Watch a live stream of the launch in the video player above. Severe weather, including torrential rain and lightning striking dangerously close to the pad caused a new T-0 of 7:23 p.m. EDT (23:23 UTC) to be announced just before 5 p.m. The company did not land the Falcon 9 booster for this mission, devoting the fuel that would have been used for a recovery instead to placing the 6,500-kilogram satellite into orbit.
As it is, forecasters predicted a 60 percent chance of afternoon clouds and thunderstorms that could trigger another delay.
AMOS-17 is a replacement launch for the AMOS-6 satellite that was destroyed in a fiery explosion during a Space static test fire in September 2016.
The Falcon 9 first stage booster has already flown twice before, as per SpaceX. Due to the requirements of Tuesday's launch, SpaceX did not attempt to recover the rocket again for use in future missions.More news: Canadian police find items linked to fugitive murder suspects on river bank
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The Falcon 9 stands some 230 feet (70 meters) in height and has nine Merlin 1D engines in the first of its two stages. "We had a pre-launch contract with Facebook, and we were going together to serve Africa ..."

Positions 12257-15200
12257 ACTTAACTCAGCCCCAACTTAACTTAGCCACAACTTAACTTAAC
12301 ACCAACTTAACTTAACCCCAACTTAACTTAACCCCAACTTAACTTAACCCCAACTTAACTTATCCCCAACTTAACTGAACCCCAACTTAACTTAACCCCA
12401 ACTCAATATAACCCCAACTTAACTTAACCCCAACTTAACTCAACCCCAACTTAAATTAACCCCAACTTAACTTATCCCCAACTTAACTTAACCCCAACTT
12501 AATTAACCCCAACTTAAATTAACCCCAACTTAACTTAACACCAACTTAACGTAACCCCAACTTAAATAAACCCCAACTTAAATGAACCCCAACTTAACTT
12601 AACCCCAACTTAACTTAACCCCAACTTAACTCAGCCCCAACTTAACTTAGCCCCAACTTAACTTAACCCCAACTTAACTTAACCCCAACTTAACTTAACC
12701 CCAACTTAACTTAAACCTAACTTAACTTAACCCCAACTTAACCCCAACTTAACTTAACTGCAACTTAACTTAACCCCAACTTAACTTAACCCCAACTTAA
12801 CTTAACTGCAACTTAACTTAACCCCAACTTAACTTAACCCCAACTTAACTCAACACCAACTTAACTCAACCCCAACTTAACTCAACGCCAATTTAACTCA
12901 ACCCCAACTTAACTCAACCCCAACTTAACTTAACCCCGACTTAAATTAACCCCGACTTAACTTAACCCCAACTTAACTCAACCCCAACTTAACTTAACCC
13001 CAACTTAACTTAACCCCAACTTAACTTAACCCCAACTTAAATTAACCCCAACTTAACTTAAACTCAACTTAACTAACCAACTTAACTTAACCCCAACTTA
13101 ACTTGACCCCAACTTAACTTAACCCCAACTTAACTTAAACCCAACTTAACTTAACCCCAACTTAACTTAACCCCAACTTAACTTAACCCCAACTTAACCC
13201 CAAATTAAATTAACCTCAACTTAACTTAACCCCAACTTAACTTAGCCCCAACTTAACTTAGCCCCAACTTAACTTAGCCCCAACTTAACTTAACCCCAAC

But AMOS-6 was insured, he said, and "they paid everything to the satisfaction of our borrowers". The launch is SpaceX's tenth for the year. Hopefully, the SpaceX repairs are done, and the weather supports the launch. And that makes these satellites much cheaper to make and operate, though they typically don't last in space for very long.
AMOS-17 was built by Boeing and Spacecom of Israel. AMOS-17 is set to provide telecommunications access to the countries of the Middle East, Africa, and Europe.
The 14,330-pound satellite has an expected orbital lifetime of 20 years. For a satellite weighing up to 330 pounds, the base cost is $2.25 million, according to SpaceX. SpaceX says satellites can be added to a ride-share mission as few as six months beforehand, though extra costs will apply.